The Golden Jubilee Season 1969/70 was one of which all could be justly proud. The 1st XI after an excellent start, dropped points in their later games and eventually finished in third place. The Reserves were champions for the second successive Season. The 3rd XI were runners-up, the 4th XI finished in third position in their League and were narrowly defeated in the semi-final of the Novets Cup, while the 5th XI were also third. The 6th XI having lost only one League game, were another side to be League Champions. The 7th XI upheld the Cub's record of high League positions, finishing third.
A Dinner was held at The Press Club when founder members, Messrs. F.G. Lavers, the Club's first Captain, W. Heald, H.H. Gower and J. Follett, the first Treasurer, honoured the Football Club with their presence. Some representative honours were gained during these years by the selection of G. Wilson, D. Carter, M. Fuzedale and P. Knight for the AFA who were also joined by several others in gaining places in the SAL League side.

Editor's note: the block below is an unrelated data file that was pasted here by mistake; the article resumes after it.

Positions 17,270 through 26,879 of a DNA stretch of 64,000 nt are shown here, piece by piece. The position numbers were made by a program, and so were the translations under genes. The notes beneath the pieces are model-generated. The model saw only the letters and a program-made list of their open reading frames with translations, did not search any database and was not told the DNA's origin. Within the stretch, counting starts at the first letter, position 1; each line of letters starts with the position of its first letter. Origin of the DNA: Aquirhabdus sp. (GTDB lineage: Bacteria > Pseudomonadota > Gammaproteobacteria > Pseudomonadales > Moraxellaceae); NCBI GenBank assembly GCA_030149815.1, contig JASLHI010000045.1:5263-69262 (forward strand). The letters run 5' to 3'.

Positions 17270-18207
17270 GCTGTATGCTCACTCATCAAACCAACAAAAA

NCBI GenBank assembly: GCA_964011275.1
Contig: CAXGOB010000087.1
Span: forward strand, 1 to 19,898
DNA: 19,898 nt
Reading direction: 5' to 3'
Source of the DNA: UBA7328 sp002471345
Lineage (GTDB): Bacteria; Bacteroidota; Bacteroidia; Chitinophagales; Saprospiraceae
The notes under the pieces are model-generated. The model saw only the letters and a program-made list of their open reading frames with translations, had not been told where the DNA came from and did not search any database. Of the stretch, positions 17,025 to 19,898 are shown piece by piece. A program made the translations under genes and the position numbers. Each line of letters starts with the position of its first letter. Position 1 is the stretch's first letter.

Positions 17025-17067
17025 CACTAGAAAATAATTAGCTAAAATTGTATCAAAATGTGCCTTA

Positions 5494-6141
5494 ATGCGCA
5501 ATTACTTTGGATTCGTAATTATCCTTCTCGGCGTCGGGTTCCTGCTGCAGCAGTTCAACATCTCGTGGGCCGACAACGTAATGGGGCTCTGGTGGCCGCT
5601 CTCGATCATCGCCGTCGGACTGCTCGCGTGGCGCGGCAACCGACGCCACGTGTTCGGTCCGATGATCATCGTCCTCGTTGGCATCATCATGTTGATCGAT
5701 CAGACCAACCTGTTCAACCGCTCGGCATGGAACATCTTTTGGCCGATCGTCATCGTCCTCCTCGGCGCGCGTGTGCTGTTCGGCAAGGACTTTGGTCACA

Features worthy of note included a Junior Section for U16 and U18 for five years from 1958 to 1963. Training Courses at Winchmore Hill School and the snows of early 1963 when the League programme had to be cancelled. The report of 1963/64 recorded that 'the 5th XI under T. Watson were Champions of the League having been alternately cajoled and goaded to victory. Artistry, pattern weaving and guile had no place in this rugged often ruthless but highly successful campaign'. The 6th and 7th XIs entered the SAL in 1960/61 and 1967/68 respectively. Finally 1965/66 saw the commencement of Sunday League football and 1968/69 the start of the annual five-a-side competition.
Chapter Six - Consolidation
The 70s saw seven League sides fielded each week increased to eight from 1976/77. All began satisfactorily with creditable League positions, particularly in the case of the lower sides.